According to a first aspect of the invention, to achieve the above objects, there is provided an information processing apparatus including a buffer for storing given data; writing means for writing data into a buffer; reading means for reading data from the buffer; and starting means for making the reading means start reading data when data has been written into the buffer such that the first half storage area of the buffer has become filled with the data.

In this information processing apparatus, when the first half storage area of the buffer becomes filled with data written therein, a reading operation is begun starting from the first storage location of the buffer. This allows the distance between the data writing location and the data reading location to have a maximum possible value equal to a half the full storage capacity of the buffer, thereby minimizing the probability that some data is lost by a delay in supplying data and probability that the buffer overflows with data due to a change in the writing speed or reading speed.

According to a second aspect of the invention, there is provided an information processing apparatus including a buffer for storing given data; writing means for writing data into a buffer; reading means for reading data from the buffer; and control means for controlling the rate at which data is read from the buffer, in accordance with the rate at which data is given.

According to a ninth aspect of the invention, there is provided an automotive information system, based on the second aspect of the invention described above, wherein the system includes a disk playback device for supplying audio data and a main unit for processing the audio data supplied, wherein the main unit includes a buffer for storing given data; writing means for writing audio data into a buffer; reading means for reading audio data from the buffer; and control means for controlling the rate at which the audio data is read from the buffer, in accordance with the rate at which the audio data is given.

According to a third aspect of the invention, there is provided an information processing apparatus including a buffer for storing given data; writing means for writing data into a buffer; reading means for reading data from the buffer; and control means for controlling the rate at which data is read from the buffer, in accordance with the relationship between the rate at which data is given and the rate at which the data is being read from the buffer.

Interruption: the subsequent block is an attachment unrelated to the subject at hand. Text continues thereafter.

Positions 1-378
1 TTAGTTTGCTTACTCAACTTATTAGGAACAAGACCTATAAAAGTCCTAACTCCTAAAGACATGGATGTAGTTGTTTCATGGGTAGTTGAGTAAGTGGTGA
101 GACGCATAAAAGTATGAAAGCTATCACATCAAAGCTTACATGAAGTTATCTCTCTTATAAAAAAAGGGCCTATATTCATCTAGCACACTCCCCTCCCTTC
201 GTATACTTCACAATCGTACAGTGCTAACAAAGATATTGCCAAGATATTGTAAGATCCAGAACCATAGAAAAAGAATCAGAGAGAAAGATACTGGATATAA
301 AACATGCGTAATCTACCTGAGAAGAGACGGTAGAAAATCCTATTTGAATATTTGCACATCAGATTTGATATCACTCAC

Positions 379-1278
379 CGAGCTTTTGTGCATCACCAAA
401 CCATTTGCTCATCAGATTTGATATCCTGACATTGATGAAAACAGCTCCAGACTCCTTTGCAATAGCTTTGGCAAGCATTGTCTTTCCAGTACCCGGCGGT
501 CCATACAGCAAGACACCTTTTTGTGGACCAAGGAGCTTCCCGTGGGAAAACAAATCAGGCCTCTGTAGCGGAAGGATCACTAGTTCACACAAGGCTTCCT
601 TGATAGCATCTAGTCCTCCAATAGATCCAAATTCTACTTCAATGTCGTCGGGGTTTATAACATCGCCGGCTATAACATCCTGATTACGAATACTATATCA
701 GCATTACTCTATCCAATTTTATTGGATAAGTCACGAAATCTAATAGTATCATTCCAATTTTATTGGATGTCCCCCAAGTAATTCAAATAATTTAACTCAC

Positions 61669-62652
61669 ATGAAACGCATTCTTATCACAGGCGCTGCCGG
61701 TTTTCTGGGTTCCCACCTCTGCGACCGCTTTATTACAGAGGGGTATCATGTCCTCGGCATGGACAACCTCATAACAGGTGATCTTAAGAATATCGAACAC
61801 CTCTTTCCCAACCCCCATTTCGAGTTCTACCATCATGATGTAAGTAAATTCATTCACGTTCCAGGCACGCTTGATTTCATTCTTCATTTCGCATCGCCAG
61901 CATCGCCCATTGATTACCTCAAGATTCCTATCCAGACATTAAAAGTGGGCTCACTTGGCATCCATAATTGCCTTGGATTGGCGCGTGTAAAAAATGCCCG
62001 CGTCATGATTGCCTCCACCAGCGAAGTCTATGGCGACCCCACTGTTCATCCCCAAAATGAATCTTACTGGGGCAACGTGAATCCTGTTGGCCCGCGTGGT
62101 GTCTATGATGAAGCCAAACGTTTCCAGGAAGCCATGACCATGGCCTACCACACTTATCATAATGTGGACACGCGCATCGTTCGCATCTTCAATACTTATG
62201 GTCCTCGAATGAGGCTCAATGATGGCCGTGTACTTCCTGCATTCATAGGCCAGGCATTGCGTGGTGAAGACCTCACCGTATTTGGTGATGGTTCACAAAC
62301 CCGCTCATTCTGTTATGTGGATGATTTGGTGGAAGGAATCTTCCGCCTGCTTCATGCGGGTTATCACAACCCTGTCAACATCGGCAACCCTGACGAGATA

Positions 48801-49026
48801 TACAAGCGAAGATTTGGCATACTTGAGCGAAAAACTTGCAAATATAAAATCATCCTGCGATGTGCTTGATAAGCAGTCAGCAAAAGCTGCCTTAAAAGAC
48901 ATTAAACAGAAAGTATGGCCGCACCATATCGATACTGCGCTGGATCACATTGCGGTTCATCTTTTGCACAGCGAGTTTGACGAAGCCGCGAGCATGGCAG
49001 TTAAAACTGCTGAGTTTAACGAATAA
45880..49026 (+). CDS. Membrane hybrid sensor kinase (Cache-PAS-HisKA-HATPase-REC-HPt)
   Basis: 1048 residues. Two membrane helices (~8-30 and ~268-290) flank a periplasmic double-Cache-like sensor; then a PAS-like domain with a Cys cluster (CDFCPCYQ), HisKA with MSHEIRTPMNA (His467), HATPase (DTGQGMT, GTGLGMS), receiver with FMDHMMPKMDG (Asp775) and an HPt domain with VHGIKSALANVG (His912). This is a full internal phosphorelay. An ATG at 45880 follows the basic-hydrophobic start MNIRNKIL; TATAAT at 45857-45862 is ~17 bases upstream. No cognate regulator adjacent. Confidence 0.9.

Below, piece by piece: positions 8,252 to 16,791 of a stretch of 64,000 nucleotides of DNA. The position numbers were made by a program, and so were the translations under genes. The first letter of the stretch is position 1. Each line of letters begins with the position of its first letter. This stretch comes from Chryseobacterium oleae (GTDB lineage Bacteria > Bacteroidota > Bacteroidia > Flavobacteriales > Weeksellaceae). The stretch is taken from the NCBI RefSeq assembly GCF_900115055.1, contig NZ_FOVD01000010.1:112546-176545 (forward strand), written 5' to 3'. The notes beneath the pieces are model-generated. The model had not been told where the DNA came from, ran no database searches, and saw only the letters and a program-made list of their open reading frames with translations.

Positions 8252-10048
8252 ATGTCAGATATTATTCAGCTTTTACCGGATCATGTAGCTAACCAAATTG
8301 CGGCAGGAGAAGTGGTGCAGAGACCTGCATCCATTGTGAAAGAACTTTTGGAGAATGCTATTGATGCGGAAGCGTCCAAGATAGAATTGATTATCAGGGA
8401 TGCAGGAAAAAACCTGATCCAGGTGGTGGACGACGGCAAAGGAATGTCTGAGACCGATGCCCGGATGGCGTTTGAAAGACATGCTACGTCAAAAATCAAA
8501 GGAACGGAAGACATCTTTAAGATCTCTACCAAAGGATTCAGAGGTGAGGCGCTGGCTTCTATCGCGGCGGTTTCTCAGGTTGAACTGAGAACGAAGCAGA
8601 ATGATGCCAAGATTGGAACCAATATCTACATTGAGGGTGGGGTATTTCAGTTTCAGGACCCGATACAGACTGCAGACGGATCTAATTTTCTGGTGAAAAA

In the second, ninth, and third aspects of the invention, data is read from the buffer at a rate exactly adjusted relative to the rate at which data is supplied to the buffer regardless of a difference in operation speed, caused by for example a difference in clock signal, between the device which supplies data and the device which processes data. That is, when the device for supplying data and the device for processing data are constructed separately from each other, the invention makes it possible for the data processing device to operate at the same rate as that of the data supplying device.

According to a fourth aspect of the invention, there is provided an information processing apparatus including a buffer for storing given data; writing means for writing data into a buffer; reading means for reading data from the buffer; starting means for making the reading means start reading data when data has been written into the buffer such that the first half storage area of the buffer has become filled with the data; writing time measuring means for measuring the writing time required to write data into the buffer starting from the first storage location to the exact middle storage location of the buffer; reading time measuring means for measuring the time required to read the data from the buffer starting from the first storage location to the exact middle storage location of the buffer; and control means for controlling the rate at which data is read from the buffer, in accordance with the relationship between the writing time and the reading time.